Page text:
Who are queers and what do they want? Could it be that we are all queers? Beginning with such questions, William B. Turner's lucid and engaging book traces the roots of queer theory to the growing awareness that few of us precisely fit standard categories for sexual and gender identity.
Turner shows how Michel Foucault's work contributed to feminists' investigations into the ways that power relates to identity. In the last decades of the twentieth century, feminists were the first to challenge the assumption that a claim to universal identity—the white male citizen—should serve as the foundation of political thought and action. Difference matters. Race, ethnicity, class, gender, and sexuality interact, producing a wide array of identities that resist rigid definition and are mutable. By understanding the notion of transhistorical categories—woman, man, homosexual, and so forth—eminist and gay male scholars launched queer theoretical work as a new way to think about the politics of gender and sexuality.
A Genealogy of Queer Theory probes the fierce debates among scholars and activists, weighing the charges that queer readings of texts and identity politics do not constitute and might inhibit radical social change. Written by a historian, it considers the implications of queer theory for historical inquiry and the distinction between philosophy and history. As such, the book will interest readers of gay/lesbian/bisexual/transgender studies, intellectual history, political theory, and the history of gender/sexuality.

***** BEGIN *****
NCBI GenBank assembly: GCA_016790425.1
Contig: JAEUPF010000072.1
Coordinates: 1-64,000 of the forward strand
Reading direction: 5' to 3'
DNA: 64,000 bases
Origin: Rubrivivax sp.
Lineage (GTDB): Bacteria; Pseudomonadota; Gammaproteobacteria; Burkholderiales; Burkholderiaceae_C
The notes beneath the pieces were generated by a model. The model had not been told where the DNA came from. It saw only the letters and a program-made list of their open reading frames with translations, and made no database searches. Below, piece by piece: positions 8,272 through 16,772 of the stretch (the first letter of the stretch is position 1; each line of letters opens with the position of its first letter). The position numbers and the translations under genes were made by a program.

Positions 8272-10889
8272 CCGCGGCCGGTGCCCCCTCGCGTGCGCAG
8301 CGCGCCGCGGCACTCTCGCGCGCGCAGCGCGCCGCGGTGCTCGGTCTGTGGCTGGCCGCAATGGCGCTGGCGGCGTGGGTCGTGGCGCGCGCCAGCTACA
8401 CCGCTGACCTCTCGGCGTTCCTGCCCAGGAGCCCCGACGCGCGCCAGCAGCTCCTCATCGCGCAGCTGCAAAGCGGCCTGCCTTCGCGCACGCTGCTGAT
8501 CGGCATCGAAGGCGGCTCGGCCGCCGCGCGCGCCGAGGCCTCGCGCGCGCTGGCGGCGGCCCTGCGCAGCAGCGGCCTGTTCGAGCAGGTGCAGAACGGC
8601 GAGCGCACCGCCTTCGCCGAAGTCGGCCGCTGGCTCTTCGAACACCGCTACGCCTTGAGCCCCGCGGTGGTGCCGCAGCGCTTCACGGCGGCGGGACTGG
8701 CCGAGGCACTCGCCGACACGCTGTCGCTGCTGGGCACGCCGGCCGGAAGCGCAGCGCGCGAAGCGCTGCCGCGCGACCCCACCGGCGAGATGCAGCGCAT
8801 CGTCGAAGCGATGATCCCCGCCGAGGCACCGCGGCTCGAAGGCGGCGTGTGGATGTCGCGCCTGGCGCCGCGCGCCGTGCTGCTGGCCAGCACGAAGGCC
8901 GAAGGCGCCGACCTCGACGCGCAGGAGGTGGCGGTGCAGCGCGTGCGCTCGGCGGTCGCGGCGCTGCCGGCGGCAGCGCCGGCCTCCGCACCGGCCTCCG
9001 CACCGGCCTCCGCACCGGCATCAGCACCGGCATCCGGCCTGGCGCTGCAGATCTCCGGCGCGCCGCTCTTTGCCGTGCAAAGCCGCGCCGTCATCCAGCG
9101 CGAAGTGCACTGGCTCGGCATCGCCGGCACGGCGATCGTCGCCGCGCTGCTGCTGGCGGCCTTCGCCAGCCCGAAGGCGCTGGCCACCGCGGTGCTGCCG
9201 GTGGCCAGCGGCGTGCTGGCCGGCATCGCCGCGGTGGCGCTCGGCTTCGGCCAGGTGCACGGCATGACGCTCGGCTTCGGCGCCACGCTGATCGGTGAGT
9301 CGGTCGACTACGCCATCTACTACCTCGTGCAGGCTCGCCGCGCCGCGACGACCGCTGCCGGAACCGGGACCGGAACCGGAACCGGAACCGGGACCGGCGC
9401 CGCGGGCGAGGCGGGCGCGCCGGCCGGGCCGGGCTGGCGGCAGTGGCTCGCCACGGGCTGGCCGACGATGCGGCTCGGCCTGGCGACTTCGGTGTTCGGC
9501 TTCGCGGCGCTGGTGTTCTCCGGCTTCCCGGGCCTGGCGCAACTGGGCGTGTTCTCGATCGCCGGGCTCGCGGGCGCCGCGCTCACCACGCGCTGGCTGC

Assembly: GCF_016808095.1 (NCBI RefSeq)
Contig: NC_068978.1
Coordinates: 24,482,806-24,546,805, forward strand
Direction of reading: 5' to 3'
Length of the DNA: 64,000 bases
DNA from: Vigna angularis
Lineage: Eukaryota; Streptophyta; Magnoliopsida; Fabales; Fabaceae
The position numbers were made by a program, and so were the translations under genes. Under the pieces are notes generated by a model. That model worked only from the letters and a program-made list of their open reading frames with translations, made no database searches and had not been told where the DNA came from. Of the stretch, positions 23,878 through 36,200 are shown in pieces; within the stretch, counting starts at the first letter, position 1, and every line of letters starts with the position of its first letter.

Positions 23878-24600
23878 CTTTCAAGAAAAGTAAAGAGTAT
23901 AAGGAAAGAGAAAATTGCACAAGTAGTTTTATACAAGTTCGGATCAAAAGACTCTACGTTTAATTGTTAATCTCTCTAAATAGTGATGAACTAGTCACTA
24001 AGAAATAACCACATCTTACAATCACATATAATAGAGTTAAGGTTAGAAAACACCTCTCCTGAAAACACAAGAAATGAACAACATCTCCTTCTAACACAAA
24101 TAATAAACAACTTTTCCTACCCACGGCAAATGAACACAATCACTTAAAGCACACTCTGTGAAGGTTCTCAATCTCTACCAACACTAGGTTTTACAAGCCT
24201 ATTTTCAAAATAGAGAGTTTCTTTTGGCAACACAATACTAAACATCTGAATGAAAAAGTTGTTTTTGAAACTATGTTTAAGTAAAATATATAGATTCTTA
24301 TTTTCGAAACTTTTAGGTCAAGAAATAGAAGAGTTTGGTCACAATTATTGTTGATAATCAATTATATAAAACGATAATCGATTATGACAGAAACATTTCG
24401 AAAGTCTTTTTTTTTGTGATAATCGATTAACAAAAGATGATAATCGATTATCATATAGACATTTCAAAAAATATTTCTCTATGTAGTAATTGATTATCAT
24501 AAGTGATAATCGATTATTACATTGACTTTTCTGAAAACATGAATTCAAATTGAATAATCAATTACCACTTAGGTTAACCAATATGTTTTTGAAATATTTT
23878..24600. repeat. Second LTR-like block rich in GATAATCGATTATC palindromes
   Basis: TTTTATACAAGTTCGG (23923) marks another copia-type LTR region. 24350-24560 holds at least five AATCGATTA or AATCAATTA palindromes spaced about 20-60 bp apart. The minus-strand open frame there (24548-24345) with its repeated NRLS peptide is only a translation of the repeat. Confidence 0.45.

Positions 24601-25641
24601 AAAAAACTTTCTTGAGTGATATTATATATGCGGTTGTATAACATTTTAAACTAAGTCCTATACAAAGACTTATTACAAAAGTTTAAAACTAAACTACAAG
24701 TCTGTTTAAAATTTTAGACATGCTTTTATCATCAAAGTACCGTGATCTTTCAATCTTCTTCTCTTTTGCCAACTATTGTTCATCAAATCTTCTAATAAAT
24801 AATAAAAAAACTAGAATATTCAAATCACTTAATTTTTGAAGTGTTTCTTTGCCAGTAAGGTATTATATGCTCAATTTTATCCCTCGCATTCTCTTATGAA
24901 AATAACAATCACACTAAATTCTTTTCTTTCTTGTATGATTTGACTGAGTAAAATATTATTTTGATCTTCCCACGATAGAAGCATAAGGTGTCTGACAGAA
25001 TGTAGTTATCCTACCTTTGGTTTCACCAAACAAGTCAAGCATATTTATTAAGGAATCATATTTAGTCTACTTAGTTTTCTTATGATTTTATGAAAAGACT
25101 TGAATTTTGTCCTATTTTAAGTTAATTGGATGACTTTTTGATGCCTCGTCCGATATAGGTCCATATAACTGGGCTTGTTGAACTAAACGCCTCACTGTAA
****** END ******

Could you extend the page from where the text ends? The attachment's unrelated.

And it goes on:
"A Genealogy of Queer Theory is a lucid intellectual history of queer theory and its relationship with queer history. Putting Foucault at the center, Turner provides a valuable guide to the twists and turns of queer theory, analyzing the work of a wide range of scholars who have revolutionized the way we think about the queer past, queer identity, and queer politics."
—Leila J. Rupp, Ohio State University, author of A Desired Past: A Short History of Same-Sex Love in America
"This provocative, accessible introduction to the controversial field of 'queer theory' illuminates, engages, and edifies. Readers across the academic disciplines, and throughout a diversity of activist locations, will find points of entry, lucid guideposts, and questions of clear significance here."
—Lisa Duggan, author of Sapphic Slashers: Sex, Violence and American Modernity
"Turner draws greatly from feminist scholars and Foucault to challenge the presumption of an unfolding rationality that places scientific discourses at a remove from politics, and instead analyzes them in political practice."
"William B. Turner provides an entrée into the realm of queer theory that is both accessible and critical. Indeed, unlike some similarly titled books, this one will work well for undergraduates, who should also read the many works Turner so carefully summarizes. This book will work, as well, for budding critics within history and literature and for those intellectuals at the margin of the academy who wish to understand our trends and challenge the strictures of our culture."
—The Journal of American History
"Turner's book is valuable when it provides the lineage and background of queer theory..."
"Genealogy is, well, a queer thing. And it's that much more queer if the subject of that genealogy is troubled, incipient, and contested. For historians of sexuality and difference, however, there might well be untapped theoretical materials that could help us in ways that Foucault cannot, however we understand his significant contributions."
—International Gay & Lesbian Review
"Turner is a careful and thorough historian who is intent on writing a highly readable narrative of the genealogy of a body of theory as queer in its twists and turns as it is in its subject matter."